Longitudinal joints – bad, ugly and how to make them good

By Bob Humer, P.E.

The longitudinal joints are often the weakest link in an otherwise good performing asphalt pavement. 

Unless creating a hot-joint by paving in echelon, the typical cold joint will have less density than the center of the paving lane. This occurs for dense-graded mixes, and to a lesser extent for SMA mixes and asphalt-rubber mixes. The deterioration of the joint area is caused by it being permeable. The permeability leads to water and air intrusion, resulting in binder oxidation and a scouring of the mix matrix caused by the combination of traffic and water intrusion. This leads roads to early maintenance/repairs of the joint area, and on airports to earlier-than-anticipated overlays to avoid the risk of Foreign Object Damage (FOD) from dislodged mix. These are the costly results of failing joints and the associated reduction in service life.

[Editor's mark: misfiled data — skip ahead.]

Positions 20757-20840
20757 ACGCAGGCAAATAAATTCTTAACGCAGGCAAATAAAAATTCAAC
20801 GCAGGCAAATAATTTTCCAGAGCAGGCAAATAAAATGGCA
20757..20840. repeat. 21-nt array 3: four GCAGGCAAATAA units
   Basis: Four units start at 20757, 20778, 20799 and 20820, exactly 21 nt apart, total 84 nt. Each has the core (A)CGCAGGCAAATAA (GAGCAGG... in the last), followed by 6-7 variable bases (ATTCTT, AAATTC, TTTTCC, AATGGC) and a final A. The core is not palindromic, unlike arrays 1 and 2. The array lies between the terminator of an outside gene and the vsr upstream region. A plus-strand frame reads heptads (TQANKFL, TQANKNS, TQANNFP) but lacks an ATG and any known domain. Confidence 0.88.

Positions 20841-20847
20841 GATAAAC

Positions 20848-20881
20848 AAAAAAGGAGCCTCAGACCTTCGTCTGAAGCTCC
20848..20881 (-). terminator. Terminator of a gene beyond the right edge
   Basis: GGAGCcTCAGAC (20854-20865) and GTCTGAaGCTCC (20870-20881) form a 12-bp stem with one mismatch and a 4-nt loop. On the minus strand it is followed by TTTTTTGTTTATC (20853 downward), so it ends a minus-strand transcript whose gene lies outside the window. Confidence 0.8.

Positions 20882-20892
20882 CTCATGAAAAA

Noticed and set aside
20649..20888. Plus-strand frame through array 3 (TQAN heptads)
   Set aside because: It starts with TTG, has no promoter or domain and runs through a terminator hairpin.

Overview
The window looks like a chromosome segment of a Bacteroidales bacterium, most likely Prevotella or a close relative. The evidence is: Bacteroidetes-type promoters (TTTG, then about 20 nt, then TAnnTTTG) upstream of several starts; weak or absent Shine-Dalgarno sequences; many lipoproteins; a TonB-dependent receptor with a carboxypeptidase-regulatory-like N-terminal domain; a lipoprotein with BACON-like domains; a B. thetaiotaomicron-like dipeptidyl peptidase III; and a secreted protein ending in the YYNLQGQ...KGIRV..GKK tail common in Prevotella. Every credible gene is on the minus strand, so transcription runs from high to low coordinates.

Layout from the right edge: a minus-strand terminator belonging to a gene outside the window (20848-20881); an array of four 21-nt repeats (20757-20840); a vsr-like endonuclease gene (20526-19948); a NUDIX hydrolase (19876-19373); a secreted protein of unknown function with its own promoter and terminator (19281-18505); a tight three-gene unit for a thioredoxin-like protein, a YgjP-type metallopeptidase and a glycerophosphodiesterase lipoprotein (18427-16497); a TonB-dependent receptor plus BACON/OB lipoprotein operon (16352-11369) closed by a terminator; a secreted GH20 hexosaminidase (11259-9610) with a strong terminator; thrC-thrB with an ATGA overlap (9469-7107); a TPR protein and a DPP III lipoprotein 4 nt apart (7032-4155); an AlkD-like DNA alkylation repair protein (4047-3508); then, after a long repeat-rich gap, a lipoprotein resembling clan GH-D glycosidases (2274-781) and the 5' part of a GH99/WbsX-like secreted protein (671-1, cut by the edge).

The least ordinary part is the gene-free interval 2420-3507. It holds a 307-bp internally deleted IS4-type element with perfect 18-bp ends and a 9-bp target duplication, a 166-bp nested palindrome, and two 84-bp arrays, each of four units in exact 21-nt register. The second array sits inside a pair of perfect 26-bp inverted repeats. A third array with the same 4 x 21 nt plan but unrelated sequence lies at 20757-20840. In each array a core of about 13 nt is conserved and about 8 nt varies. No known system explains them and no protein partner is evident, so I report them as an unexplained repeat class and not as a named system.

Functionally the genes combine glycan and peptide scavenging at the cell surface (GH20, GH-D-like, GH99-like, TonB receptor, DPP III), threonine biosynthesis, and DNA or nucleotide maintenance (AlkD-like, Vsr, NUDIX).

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What is jet fuel resistant asphalt?

Should you consider specifying it?

By Wayne Jones, P.E.

Before we delve into jet fuel resistant (JFR) asphalt pavements, perhaps a bit of review is in order.

According to the Asphalt Institute’s “MS-25 Asphalt Binder Testing” manual, asphalt cement “is the dark brown to black cementation material in which the predominant constituents are components that occur in nature or obtained in petroleum processing.”

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